In the Garden:
Mid-Atlantic
November, 2009
Regional Report

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These drought-tolerant succulents and coral bells proved to be excellent seasonal container plants, looking good into November.

Thumbs Up for Enduring Succulents

We arrived to put the courtyard garden to bed for winter -- remove dead annuals, rake and bag leaves, flame-weed between bricks, sweep, cut back perennials. Surprised, we momentarily put down our tools and admired the audacious sedums and coral bells in the decorative containers. The billow of plump, string bean-like, green-blue leaves on a Senecio 'Kilimanjaro' nearly filled the stoneware and concrete pots. A single, succulent stem of red flowers arched over echeveria rosettes. The two-year-old, burgundy-silver coral bells (heuchera) were double their spring size.

Most container plantings here look dreary by mid-November. The colorful flowering annuals have suffered from drying out in the summer heat. Though they recover half-heartedly after substantial watering, they're increasingly stressed. To conserve water AND create beautiful, low-maintenance containers, in May I shopped for showy succulents.

Fortunately this week, the summer's experiment with succulents and other low water-demand plants shows success.

The summer stars are textural and colorful echeverias, with fascinating foliage flared in picturesque rosettes; Senecio 'Kilimanjaro'; Salvia argentea; eucalyptus; and large, yellow-flowering portulaca. Echeveria 'Black Prince' has an artichoke-like form of smooth, waxy, maroon leaves, green at the base. Echeveria 'Metallica' resembles a fully open artichoke with petal-shaped, blue-green leaves edged in pink.

Echeverias are Latin American natives. Most don't tolerate frost or cold weather but do thrive in high temperatures and well-drained soil.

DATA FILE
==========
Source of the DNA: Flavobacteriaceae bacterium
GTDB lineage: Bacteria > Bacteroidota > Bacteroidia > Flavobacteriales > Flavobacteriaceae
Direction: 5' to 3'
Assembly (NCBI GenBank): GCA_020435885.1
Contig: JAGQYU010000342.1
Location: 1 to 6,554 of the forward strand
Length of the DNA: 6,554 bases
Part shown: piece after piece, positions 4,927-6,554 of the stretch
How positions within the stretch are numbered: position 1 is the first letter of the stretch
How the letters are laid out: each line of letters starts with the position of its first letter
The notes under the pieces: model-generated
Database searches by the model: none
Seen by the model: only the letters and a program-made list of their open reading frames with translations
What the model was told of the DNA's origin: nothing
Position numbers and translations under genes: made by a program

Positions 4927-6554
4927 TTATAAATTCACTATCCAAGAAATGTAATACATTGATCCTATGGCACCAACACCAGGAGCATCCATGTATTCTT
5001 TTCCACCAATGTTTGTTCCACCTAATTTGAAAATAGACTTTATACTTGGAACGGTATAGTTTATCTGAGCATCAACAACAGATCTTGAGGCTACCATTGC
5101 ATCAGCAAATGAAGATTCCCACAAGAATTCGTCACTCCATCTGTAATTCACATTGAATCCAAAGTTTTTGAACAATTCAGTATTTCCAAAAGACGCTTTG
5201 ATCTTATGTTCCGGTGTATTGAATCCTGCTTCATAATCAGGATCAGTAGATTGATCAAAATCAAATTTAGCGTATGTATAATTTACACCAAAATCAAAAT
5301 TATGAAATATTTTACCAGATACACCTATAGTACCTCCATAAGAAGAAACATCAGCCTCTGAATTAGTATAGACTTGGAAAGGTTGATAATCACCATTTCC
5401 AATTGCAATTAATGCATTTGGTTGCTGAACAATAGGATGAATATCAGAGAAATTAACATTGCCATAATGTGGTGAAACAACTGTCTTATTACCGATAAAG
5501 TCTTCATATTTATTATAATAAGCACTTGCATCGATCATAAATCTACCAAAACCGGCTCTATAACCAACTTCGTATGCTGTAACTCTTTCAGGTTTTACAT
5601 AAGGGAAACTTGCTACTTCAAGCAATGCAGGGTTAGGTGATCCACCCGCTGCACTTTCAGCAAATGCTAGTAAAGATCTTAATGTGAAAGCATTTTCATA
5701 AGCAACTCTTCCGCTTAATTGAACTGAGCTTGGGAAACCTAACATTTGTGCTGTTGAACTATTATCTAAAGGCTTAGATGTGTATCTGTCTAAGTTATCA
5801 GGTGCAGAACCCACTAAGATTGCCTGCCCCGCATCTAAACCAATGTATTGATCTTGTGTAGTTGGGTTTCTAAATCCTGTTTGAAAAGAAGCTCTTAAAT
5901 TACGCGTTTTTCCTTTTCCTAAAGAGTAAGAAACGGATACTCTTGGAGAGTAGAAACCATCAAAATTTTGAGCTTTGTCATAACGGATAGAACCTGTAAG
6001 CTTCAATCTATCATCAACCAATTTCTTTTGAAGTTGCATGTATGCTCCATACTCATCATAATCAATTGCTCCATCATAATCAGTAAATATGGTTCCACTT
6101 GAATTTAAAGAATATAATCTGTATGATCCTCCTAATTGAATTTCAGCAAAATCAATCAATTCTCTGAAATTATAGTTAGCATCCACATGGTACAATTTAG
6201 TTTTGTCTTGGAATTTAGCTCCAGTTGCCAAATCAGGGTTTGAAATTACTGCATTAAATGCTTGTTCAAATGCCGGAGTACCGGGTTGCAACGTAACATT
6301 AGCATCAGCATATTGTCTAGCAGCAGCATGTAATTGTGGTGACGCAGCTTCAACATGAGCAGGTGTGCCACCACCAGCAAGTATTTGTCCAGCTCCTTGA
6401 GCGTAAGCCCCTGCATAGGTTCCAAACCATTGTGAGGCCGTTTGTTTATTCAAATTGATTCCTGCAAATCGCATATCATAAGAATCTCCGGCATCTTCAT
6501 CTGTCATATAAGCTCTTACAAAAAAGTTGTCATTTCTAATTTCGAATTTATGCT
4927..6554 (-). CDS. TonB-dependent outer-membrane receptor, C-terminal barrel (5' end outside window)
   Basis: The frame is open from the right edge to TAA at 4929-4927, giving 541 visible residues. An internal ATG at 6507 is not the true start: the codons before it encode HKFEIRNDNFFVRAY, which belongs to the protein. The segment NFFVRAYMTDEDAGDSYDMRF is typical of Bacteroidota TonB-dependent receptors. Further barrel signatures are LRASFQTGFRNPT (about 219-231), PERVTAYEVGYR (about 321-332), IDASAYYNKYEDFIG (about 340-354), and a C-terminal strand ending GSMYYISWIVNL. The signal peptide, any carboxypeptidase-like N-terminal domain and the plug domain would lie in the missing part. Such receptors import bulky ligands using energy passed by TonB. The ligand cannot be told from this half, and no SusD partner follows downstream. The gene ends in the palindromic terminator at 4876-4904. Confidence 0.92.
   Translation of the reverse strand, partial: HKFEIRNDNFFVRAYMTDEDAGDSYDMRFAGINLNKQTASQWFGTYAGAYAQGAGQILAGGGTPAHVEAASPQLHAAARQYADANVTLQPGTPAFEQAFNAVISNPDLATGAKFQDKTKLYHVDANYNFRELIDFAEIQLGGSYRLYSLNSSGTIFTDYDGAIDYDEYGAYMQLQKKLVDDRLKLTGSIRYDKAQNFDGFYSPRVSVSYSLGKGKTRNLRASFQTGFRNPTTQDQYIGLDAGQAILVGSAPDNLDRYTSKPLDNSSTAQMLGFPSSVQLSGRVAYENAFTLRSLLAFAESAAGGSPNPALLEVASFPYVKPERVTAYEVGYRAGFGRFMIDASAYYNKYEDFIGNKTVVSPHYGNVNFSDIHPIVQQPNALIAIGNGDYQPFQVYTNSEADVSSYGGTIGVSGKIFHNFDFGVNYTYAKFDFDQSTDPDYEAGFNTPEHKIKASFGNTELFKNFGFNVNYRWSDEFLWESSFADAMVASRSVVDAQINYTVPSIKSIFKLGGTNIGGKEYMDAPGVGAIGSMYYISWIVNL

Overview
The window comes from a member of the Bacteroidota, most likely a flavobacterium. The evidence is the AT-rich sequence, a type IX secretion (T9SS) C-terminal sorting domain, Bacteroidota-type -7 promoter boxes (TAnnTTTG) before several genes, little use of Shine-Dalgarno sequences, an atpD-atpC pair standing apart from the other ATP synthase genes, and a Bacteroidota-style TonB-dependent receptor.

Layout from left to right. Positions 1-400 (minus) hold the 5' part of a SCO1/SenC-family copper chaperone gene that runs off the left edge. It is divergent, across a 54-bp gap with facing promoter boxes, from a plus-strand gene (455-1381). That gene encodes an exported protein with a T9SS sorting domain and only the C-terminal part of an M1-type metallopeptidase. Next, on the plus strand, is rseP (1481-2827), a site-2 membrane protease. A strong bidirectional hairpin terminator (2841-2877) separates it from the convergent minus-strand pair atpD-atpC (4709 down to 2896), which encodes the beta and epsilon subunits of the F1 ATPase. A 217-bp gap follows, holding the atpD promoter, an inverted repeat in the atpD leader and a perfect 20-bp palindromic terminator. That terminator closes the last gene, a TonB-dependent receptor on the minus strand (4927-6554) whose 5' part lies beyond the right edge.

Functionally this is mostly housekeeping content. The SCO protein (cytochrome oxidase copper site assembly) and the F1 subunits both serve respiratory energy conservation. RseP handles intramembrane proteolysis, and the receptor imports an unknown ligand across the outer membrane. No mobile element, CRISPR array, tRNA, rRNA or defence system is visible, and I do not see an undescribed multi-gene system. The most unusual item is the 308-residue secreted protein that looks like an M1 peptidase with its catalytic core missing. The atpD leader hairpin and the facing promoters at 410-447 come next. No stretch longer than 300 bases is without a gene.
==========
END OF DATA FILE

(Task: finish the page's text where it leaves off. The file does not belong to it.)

Echeverias resemble but are not hens-and-chicks (Sempervivum spp). Both are members of the Crassulaceae family. However, sempervivums are hardy alpine succulents from Europe. They survive frost; most will make it through winter's freezing temperatures and snow. We enjoy growing them in rock gardens, stone walls, planters, troughs, sidewalk cracks. They're the preferred plants for rooftop gardens.

Raised Bed for Spring Bulbs
One autumn project is to create an array of spring bulbs to enjoy from a kitchen window. The location: a bramble and weed patch beyond a substantial wave of country lawn. As if digging out tenacious vine roots, tree seedlings, and pesky weeds weren't enough, 2 inches below the surface is an impenetrable layer of gravel and stone that bramble and grape ivy roots have gripped ever so tightly for decades.

I am not interested in learning how to excavate with a jackhammer. The idea of building a raised bed -- about 8 inches deep, 10 feet long, and 4 feet wide -- popped quickly to mind though. To the good, I already had brick edging.

The best aspect of this approach is NOT digging in the bulbs. For a natural look, we tossed 100 deer-resistant, 'Dutch Master' daffodil bulbs around the bed edge to create an 18-inch tall golden ribbon from March into May. We filled the middle with 100 mixed daffodils. Then we adjusted each bulb with roots down and twisted gently to anchor it upright in the two inches of native soil.

Next we topped the bulbs with 6 inches of equal parts humus and topsoil plus chopped leaves for aeration. We sprinkled on Bulb Booster. All must have pleased Mother Nature because a drizzle began as we drove away. Rain is just what bulbs need to hydrate and establish live roots before winter's freeze.


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